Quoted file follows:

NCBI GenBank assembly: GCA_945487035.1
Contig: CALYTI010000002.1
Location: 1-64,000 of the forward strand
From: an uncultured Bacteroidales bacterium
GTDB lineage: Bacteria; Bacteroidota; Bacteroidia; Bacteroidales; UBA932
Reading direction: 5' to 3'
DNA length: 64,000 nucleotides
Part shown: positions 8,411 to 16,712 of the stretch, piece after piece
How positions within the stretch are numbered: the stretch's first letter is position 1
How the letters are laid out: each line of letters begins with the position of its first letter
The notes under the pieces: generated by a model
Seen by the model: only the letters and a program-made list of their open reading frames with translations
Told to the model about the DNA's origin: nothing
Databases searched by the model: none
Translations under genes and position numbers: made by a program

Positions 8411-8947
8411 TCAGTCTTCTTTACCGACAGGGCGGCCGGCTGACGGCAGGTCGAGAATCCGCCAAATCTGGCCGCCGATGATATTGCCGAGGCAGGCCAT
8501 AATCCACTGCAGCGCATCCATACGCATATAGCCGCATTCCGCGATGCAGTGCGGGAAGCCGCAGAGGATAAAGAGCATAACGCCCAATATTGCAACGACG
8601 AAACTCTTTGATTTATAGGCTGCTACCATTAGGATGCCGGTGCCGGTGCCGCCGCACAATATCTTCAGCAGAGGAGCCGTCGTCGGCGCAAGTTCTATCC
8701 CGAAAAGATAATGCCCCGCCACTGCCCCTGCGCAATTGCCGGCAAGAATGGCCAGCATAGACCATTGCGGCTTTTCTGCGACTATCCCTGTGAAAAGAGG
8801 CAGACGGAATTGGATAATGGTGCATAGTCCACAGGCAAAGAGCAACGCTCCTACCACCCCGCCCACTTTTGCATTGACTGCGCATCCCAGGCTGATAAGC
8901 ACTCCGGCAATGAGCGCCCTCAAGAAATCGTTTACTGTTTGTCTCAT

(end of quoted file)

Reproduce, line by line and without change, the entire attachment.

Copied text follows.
NCBI GenBank assembly: GCA_945487035.1
Contig: CALYTI010000002.1
Location: 1-64,000 of the forward strand
From: an uncultured Bacteroidales bacterium
GTDB lineage: Bacteria; Bacteroidota; Bacteroidia; Bacteroidales; UBA932
Reading direction: 5' to 3'
DNA length: 64,000 nucleotides
Part shown: positions 8,411 to 16,712 of the stretch, piece after piece
How positions within the stretch are numbered: the stretch's first letter is position 1
How the letters are laid out: each line of letters begins with the position of its first letter
The notes under the pieces: generated by a model
Seen by the model: only the letters and a program-made list of their open reading frames with translations
Told to the model about the DNA's origin: nothing
Databases searched by the model: none
Translations under genes and position numbers: made by a program

Positions 8411-8947
8411 TCAGTCTTCTTTACCGACAGGGCGGCCGGCTGACGGCAGGTCGAGAATCCGCCAAATCTGGCCGCCGATGATATTGCCGAGGCAGGCCAT
8501 AATCCACTGCAGCGCATCCATACGCATATAGCCGCATTCCGCGATGCAGTGCGGGAAGCCGCAGAGGATAAAGAGCATAACGCCCAATATTGCAACGACG
8601 AAACTCTTTGATTTATAGGCTGCTACCATTAGGATGCCGGTGCCGGTGCCGCCGCACAATATCTTCAGCAGAGGAGCCGTCGTCGGCGCAAGTTCTATCC
8701 CGAAAAGATAATGCCCCGCCACTGCCCCTGCGCAATTGCCGGCAAGAATGGCCAGCATAGACCATTGCGGCTTTTCTGCGACTATCCCTGTGAAAAGAGG
8801 CAGACGGAATTGGATAATGGTGCATAGTCCACAGGCAAAGAGCAACGCTCCTACCACCCCGCCCACTTTTGCATTGACTGCGCATCCCAGGCTGATAAGC
8901 ACTCCGGCAATGAGCGCCCTCAAGAAATCGTTTACTGTTTGTCTCAT